The logic for hiking the purchase age for cigarettes and other products is clear: Most underage teens who use e-cigarettes or tobacco get it from older friends. Raising the minimum age to 21 is expected to limit the supply of those products in U.S. schools.

Delaying access to cigarettes is also expected to produce major downstream health benefits, with one government-funded report estimating nearly 250,000 fewer deaths due to tobacco over several decades.

Still, anti-tobacco groups have insisted that any “Tobacco 21” law must be accompanied by a ban on flavors, which they say are the primary reason young people use e-cigarettes. (VOA)

Next Story

US Officials Identify ‘Strong Culprit’ in Vaping Illnesses

Anne Schuchat of the Centers for Disease Control and Prevention said Friday that a compound known as vitamin E acetate is a "very strong culprit"

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US, Vaping, Illnesses
FILE - A man blows a puff of smoke as he vapes with an electronic cigarette, Oct. 18, 2019. VOA

U.S. health officials say they have found the likely cause of a mysterious illness in people who smoke e-cigarettes, describing the findings as a “breakthrough.” US.

Anne Schuchat of the Centers for Disease Control and Prevention said Friday that a compound known as vitamin E acetate is a “very strong culprit” in the search for the cause of the mysterious lung disease.

Schuchat, who is the CDC’s principal deputy director, said the compound was found in fluid samples taken from the lungs of 29 patients across the country who were diagnosed with the vaping illness.

“We are in a better place in terms of having one very strong culprit,” she said.

US, Vaping, Illnesses
File – In this Aug. 28, 2019, file photo, a man exhales while smoking an e-cigarette in Portland, Maine. VOA

Schuchat cautioned that more work needs to be done to confirm that vitamin E acetate causes lung damage when inhaled, and said there could still be other toxic substances in e-cigarettes that lead to lung disease.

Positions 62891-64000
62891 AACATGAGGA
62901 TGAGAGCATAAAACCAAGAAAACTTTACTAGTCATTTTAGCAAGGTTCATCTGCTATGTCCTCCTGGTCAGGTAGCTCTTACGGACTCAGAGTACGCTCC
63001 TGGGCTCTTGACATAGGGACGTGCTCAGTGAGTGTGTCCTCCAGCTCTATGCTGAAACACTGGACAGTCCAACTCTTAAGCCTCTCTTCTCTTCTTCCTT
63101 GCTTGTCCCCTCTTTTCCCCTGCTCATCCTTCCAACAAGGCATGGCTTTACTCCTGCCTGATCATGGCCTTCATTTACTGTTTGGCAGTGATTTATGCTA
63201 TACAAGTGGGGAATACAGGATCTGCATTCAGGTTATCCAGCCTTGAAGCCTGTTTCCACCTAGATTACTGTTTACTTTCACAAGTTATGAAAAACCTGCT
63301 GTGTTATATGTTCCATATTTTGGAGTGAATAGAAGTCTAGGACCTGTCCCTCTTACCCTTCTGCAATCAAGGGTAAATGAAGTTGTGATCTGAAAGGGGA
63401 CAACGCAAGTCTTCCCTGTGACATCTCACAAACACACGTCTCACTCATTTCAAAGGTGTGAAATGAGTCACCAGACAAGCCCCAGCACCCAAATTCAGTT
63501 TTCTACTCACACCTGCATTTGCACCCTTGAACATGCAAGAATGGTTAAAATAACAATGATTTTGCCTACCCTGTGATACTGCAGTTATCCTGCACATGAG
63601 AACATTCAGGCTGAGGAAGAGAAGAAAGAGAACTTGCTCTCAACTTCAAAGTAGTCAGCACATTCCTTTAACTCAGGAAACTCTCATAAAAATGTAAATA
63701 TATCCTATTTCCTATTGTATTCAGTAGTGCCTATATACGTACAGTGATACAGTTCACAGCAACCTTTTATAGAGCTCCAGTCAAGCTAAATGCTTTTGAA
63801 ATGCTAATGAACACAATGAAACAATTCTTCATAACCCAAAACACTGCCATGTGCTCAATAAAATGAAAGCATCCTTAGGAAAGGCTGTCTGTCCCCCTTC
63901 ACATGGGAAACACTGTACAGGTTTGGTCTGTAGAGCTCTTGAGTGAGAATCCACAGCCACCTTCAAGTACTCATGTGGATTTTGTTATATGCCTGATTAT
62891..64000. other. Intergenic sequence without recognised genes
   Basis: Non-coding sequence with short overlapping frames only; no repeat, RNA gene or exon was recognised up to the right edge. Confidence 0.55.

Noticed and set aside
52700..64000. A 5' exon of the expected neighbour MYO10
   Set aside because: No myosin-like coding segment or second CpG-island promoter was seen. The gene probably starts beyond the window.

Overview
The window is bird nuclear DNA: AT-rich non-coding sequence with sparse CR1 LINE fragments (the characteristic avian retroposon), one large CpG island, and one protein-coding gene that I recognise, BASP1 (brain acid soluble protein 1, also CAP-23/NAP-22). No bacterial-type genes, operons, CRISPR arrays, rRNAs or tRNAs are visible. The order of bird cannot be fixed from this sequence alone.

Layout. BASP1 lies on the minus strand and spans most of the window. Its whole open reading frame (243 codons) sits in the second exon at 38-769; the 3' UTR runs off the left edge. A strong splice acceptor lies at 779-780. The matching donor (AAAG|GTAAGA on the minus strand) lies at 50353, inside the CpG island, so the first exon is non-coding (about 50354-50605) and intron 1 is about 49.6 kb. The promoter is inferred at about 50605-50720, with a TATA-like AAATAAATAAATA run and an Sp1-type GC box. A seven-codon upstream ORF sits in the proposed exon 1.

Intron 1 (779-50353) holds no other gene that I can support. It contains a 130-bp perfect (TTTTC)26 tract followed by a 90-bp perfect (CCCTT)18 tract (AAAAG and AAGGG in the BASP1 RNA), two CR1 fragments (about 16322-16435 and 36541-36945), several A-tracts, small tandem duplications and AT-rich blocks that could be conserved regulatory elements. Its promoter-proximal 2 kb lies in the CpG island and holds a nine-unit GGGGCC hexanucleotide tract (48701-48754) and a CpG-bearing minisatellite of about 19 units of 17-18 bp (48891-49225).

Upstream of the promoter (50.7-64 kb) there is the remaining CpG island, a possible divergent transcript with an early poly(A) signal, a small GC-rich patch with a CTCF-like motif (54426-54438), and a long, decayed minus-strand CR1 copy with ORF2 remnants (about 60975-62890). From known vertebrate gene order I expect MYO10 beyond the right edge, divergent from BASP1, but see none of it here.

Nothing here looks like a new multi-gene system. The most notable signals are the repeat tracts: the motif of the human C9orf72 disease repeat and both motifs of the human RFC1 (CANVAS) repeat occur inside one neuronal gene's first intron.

More than 2,000 Americans who smoke e-cigarettes have gotten sick since March, and at least 40 of them have died.

Health officials say that vitamin E is safe as a vitamin pill or to use on the skin, but that inhaling it can be harmful.

The compound is sometimes used as a thickener in vaping fluid, especially in black market vape cartridges and those containing THC — the component of marijuana that gets people high.

Also Read- Nobody Takes Serious Speeches of Movie Stars Seriously, Says Bollywood Star Shah Rukh Khan

E-cigarettes have been available in the United States for more than a decade. They work, in general, by using a battery to heat a liquid nicotine solution and turn it into an inhalable vapor.

While e-cigarettes contain nicotine, which is addictive, they have been considered safer than traditional cigarettes because they do not contain tar or many of the other substances in traditional cigarettes that make them deadly.

Advocates of e-cigarettes say they are a powerful tool to help adult smokers quit smoking traditional cigarettes.

However, critics say that e-cigarettes are making a new generation addicted to nicotine. They also point out that the long-term health consequences of vaping are not known, and say that e-cigarettes could contain other potentially harmful substances, including chemicals used for flavoring and traces of metals. (VOA)